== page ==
Discovery - University of Dundee - Online Publications

Library & Learning Centre

Quantitative analysis of chromatin compaction in living cells using FLIM-FRET

Quantitative analysis of chromatin compaction in living cells using FLIM-FRET

Research output: Contribution to journalArticle

View graph of relations


  • David Lleres
  • John James
  • Sam Swift
  • David G. Norman
  • Angus I. Lamond (Lead / Corresponding author)

Research units


Original languageEnglish
Pages (from-to)481-496
Number of pages16
JournalJournal of Cell Biology
Issue number4
StatePublished - 16 Nov 2009


We present a quantitative Forster resonance energy transfer (FRET)-based assay using multiphoton fluorescence lifetime imaging microscopy (FLIM) to measure chromatin compaction at the scale of nucleosomal arrays in live cells. The assay uses a human cell line coexpressing histone H2B tagged to either enhanced green fluorescent protein (FP) or mCherry FPs (HeLaH2B-2FP). FRET occurs between FP-tagged histones on separate nucleosomes and is increased when chromatin compacts. Interphase cells consistently show three populations of chromatin with low, medium, or high FRET efficiency, reflecting spatially distinct regions with different levels of chromatin compaction. Treatment with inhibitors that either increase chromatin compaction (i.e., depletion of adenosine triphosphate) or decrease chromosome compaction (trichostatin A) results in a parallel increase or decrease in the FLIM-FRET signal. In mitosis, the assay showed variation in compaction level, as reflected by different FRET efficiency populations, throughout the length of all chromosomes, increasing to a maximum in late anaphase. These data are consistent with extensive higher order folding of chromatin fibers taking place during anaphase.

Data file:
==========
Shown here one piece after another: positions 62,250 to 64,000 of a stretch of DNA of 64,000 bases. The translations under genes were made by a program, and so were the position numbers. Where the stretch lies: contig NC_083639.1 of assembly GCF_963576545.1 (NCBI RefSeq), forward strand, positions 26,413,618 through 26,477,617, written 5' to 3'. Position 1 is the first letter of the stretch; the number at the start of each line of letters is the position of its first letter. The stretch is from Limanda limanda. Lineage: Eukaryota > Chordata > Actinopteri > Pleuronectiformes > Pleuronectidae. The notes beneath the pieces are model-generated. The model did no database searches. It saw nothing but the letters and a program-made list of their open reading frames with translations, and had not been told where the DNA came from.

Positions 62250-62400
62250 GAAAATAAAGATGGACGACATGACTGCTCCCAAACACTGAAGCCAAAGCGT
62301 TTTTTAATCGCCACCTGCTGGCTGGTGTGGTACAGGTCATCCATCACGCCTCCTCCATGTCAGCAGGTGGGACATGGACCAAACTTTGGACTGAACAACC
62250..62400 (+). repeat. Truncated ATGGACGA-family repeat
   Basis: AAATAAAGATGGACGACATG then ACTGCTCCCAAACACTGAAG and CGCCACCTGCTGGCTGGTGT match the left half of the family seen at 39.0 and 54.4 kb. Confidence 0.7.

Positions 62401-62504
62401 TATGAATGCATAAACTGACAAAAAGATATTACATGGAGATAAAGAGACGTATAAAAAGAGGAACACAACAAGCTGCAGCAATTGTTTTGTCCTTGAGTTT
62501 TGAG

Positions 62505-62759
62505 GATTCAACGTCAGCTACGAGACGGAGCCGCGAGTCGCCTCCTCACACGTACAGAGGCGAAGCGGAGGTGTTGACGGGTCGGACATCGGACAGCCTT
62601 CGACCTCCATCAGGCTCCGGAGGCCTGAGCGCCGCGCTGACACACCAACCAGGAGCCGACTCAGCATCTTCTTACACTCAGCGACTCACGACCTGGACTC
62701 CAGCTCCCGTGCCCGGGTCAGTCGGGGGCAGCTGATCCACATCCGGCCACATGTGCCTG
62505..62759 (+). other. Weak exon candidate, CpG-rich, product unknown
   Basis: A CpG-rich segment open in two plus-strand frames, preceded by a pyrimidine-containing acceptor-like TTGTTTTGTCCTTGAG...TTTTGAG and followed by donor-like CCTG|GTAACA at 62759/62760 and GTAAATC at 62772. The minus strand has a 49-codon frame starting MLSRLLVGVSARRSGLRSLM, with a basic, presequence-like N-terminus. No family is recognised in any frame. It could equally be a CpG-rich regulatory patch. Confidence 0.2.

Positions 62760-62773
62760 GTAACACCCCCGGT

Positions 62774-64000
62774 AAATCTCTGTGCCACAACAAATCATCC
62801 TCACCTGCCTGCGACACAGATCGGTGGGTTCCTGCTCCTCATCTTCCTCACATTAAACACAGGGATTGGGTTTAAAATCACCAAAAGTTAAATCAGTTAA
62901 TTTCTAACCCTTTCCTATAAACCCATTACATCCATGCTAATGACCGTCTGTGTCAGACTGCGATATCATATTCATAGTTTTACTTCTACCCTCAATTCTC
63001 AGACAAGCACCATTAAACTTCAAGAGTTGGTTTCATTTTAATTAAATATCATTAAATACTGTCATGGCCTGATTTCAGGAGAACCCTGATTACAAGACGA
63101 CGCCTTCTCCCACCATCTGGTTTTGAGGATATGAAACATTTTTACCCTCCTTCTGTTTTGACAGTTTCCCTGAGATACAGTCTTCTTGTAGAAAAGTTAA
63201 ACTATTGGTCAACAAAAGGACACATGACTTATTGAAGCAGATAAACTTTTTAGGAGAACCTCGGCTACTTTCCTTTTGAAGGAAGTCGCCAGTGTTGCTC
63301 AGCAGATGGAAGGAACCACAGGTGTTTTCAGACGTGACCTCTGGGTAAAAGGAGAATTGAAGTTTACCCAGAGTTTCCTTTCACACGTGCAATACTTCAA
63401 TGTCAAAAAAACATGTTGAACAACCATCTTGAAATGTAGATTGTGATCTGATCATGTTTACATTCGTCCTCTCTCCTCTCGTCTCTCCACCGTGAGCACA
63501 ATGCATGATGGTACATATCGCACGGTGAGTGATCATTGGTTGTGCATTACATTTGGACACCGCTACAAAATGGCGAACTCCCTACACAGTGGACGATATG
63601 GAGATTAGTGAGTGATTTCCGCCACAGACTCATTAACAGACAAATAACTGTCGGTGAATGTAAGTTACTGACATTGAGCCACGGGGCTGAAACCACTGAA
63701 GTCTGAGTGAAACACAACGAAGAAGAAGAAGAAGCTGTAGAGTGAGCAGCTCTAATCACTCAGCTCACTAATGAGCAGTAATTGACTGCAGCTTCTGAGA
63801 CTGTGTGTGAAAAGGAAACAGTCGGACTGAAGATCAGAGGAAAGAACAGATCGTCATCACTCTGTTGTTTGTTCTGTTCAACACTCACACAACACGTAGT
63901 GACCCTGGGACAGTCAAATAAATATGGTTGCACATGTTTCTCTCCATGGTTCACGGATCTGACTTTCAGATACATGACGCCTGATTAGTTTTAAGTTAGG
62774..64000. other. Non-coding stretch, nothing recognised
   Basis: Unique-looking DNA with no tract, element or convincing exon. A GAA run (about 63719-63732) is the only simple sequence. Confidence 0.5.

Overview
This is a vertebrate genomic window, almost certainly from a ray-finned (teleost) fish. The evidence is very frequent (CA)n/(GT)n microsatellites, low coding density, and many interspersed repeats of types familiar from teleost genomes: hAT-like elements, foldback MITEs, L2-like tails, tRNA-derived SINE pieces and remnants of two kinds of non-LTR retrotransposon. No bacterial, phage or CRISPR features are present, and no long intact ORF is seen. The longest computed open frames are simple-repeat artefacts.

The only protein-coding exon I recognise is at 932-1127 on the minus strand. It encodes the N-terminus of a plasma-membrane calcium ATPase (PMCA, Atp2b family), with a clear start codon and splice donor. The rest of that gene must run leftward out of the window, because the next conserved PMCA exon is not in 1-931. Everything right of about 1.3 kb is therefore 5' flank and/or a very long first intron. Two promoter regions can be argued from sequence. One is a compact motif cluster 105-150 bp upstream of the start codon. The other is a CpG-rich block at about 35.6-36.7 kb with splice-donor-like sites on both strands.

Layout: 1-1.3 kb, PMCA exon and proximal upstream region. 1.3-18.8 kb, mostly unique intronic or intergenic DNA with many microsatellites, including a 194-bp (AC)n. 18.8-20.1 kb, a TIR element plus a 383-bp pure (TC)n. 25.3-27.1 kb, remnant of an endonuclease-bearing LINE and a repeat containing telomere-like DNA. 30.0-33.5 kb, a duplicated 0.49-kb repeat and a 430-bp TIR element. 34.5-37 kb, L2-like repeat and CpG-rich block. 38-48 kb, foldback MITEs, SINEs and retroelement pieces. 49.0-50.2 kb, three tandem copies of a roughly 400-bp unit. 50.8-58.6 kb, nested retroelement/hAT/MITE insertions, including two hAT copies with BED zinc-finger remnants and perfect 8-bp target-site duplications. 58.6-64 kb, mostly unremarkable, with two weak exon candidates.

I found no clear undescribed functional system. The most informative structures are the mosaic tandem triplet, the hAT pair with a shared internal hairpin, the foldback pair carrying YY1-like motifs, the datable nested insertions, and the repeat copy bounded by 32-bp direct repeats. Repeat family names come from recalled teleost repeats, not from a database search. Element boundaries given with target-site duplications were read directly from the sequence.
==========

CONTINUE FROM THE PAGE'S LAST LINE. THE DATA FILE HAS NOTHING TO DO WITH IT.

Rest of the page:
Download statistics

No data available


Open Access permissions



  • Publisher's Final version

    Final published version, 3 MB, PDF-document

    Made available through the Creative Commons License


Library & Learning Centre

Contact | Accessibility | Policy